Are women's hearts more susceptible to breaking?
Broken heart syndrome is a relatively rare condition, affecting between 1 and 2 percent of all patients who undergo cardiac catheterization, a diagnostic test for heart problems [source: Pope]. In 2007, 89 percent of the 6,230 nationwide reported cases of takotsubo cardiomyopathy were attributed to female patients, and according to 2011 research presented to the American Heart Association, women over 55 are 2.9 times more likely to develop it than younger females [source: HealthDay]. Whether women simply respond more severely to extreme stress or if postmenopausal estrogen levels are determining factors in its preponderance among female patients remains unanswered.
The theory that women don't withstand trauma or stress as well as men doesn't hold much water when reanalyzing the range of broken heart syndrome triggers. It turns out that the condition, probably thanks to its catchy nickname, has been overblown in media reports. Certainly, there have been cases of left ventricles rebelling in response to death and funerals, but it's more often related to physical dysfunctions, including stroke, acute respiratory failure, burn injuries and poisoning [source: Derrick]. Data from Johns Hopkins University found correlations between emotional loss and broken heart syndrome in only 40 percent of affected patients [source: Winslow].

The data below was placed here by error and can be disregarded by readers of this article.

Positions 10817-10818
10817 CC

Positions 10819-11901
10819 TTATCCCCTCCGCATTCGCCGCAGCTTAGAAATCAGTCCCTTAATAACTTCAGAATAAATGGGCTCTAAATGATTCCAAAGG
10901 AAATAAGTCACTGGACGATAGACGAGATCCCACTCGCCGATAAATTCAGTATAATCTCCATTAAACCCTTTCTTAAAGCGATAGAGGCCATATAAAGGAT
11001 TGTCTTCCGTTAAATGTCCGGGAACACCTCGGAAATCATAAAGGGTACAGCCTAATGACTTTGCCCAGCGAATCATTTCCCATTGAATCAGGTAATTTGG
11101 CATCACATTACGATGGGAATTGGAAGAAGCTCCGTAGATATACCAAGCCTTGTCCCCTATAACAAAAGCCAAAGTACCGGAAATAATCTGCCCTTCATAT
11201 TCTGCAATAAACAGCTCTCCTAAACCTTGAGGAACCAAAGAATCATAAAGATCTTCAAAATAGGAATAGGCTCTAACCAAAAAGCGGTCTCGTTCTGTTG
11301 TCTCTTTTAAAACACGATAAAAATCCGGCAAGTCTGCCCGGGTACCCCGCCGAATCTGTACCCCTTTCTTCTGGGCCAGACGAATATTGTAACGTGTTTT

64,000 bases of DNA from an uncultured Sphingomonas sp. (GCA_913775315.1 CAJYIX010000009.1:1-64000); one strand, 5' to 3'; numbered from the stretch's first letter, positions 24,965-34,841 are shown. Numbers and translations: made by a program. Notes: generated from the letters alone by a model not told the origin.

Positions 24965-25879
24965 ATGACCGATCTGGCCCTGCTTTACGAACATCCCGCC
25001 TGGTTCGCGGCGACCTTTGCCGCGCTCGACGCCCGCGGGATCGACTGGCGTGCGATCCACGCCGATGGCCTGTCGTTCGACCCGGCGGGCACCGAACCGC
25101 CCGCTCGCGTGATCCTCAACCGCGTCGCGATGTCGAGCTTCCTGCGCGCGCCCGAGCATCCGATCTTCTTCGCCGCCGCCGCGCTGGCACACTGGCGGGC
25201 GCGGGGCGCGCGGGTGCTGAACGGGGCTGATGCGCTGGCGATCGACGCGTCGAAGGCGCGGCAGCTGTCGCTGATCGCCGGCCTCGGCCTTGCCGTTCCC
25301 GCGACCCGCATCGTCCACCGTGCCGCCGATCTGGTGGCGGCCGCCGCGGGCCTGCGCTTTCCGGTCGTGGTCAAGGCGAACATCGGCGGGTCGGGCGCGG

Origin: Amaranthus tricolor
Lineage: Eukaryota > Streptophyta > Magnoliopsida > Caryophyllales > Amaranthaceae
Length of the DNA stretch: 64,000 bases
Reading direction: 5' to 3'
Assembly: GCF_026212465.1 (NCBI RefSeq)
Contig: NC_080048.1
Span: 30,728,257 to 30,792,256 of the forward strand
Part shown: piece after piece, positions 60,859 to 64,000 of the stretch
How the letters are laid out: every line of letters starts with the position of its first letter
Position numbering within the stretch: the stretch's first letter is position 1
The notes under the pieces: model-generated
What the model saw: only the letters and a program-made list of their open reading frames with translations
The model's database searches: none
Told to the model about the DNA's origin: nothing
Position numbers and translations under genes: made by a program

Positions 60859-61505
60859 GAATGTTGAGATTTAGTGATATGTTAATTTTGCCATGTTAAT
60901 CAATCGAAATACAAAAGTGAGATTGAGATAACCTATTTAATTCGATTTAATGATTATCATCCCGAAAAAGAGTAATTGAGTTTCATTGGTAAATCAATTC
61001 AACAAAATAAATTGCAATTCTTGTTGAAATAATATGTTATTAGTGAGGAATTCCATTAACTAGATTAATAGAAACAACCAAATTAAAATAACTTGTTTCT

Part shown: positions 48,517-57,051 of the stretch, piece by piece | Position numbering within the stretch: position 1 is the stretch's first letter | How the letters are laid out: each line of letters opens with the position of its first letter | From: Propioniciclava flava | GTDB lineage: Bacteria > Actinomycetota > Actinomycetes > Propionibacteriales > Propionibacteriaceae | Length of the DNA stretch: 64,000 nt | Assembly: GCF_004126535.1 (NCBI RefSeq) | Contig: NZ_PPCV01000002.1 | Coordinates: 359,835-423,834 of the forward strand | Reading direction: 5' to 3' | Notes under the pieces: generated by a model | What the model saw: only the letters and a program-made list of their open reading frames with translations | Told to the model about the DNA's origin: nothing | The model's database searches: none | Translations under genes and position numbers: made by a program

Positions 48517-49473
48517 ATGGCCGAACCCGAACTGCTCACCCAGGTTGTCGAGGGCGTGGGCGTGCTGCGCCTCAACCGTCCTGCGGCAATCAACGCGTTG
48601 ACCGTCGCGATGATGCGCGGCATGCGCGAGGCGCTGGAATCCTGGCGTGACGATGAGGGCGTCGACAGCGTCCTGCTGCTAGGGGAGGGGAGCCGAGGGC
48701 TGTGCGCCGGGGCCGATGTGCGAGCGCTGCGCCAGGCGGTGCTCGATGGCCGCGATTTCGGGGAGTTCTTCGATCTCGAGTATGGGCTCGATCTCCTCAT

Studies of long-term spouses dying in quick succession also contradict the notion that females are biologically less fit to cope with loss. Statistically, widowers are more likely to succumb following their wives' deaths, whereas widows tend to press on longer [source: Martikainen and Valkonen].
For all of its doom and gloom, there is a silver lining to broken heart syndrome: It's seldom fatal. Although heart complications occur in approximately 19 percent of cases, the mortality rate for broken heart syndrome rests between 1 and 3 percent [source: Derrick]. As noted on the previous page, an expanded left ventricle will typically return to its normal size, as in the case of Dorothy Lee, and patients often reach full recovery in as little as a week -- not unlike the metaphorical broken heart that in time, though scarred, will heal.